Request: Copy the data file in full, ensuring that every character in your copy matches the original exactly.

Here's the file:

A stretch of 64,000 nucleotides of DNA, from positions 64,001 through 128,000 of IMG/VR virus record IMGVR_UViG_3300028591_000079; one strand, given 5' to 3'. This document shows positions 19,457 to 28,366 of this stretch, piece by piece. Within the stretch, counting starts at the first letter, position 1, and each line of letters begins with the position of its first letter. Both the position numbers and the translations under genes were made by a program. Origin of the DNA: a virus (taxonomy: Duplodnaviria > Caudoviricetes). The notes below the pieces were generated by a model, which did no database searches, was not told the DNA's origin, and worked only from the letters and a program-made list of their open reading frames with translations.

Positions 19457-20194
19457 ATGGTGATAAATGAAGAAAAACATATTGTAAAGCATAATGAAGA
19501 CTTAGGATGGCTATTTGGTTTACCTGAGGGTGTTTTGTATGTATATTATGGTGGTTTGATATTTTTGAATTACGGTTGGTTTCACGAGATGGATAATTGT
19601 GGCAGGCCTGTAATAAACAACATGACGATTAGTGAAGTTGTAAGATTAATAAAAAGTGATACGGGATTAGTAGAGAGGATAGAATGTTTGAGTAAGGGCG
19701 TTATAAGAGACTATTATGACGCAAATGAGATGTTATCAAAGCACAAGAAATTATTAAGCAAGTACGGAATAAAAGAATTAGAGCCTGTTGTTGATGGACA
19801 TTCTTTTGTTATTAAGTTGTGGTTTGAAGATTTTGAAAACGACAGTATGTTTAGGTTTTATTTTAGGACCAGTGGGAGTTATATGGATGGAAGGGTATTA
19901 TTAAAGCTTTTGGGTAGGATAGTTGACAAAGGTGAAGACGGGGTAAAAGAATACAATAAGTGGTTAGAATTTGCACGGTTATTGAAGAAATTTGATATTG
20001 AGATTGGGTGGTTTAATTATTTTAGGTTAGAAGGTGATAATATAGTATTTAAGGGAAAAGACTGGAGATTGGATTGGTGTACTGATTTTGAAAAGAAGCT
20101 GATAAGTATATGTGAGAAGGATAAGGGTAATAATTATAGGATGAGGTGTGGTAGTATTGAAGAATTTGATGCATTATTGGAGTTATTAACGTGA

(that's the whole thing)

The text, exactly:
A stretch of 64,000 nucleotides of DNA, from positions 64,001 through 128,000 of IMG/VR virus record IMGVR_UViG_3300028591_000079; one strand, given 5' to 3'. This document shows positions 19,457 to 28,366 of this stretch, piece by piece. Within the stretch, counting starts at the first letter, position 1, and each line of letters begins with the position of its first letter. Both the position numbers and the translations under genes were made by a program. Origin of the DNA: a virus (taxonomy: Duplodnaviria > Caudoviricetes). The notes below the pieces were generated by a model, which did no database searches, was not told the DNA's origin, and worked only from the letters and a program-made list of their open reading frames with translations.

Positions 19457-20194
19457 ATGGTGATAAATGAAGAAAAACATATTGTAAAGCATAATGAAGA
19501 CTTAGGATGGCTATTTGGTTTACCTGAGGGTGTTTTGTATGTATATTATGGTGGTTTGATATTTTTGAATTACGGTTGGTTTCACGAGATGGATAATTGT
19601 GGCAGGCCTGTAATAAACAACATGACGATTAGTGAAGTTGTAAGATTAATAAAAAGTGATACGGGATTAGTAGAGAGGATAGAATGTTTGAGTAAGGGCG
19701 TTATAAGAGACTATTATGACGCAAATGAGATGTTATCAAAGCACAAGAAATTATTAAGCAAGTACGGAATAAAAGAATTAGAGCCTGTTGTTGATGGACA
19801 TTCTTTTGTTATTAAGTTGTGGTTTGAAGATTTTGAAAACGACAGTATGTTTAGGTTTTATTTTAGGACCAGTGGGAGTTATATGGATGGAAGGGTATTA
19901 TTAAAGCTTTTGGGTAGGATAGTTGACAAAGGTGAAGACGGGGTAAAAGAATACAATAAGTGGTTAGAATTTGCACGGTTATTGAAGAAATTTGATATTG
20001 AGATTGGGTGGTTTAATTATTTTAGGTTAGAAGGTGATAATATAGTATTTAAGGGAAAAGACTGGAGATTGGATTGGTGTACTGATTTTGAAAAGAAGCT
20101 GATAAGTATATGTGAGAAGGATAAGGGTAATAATTATAGGATGAGGTGTGGTAGTATTGAAGAATTTGATGCATTATTGGAGTTATTAACGTGA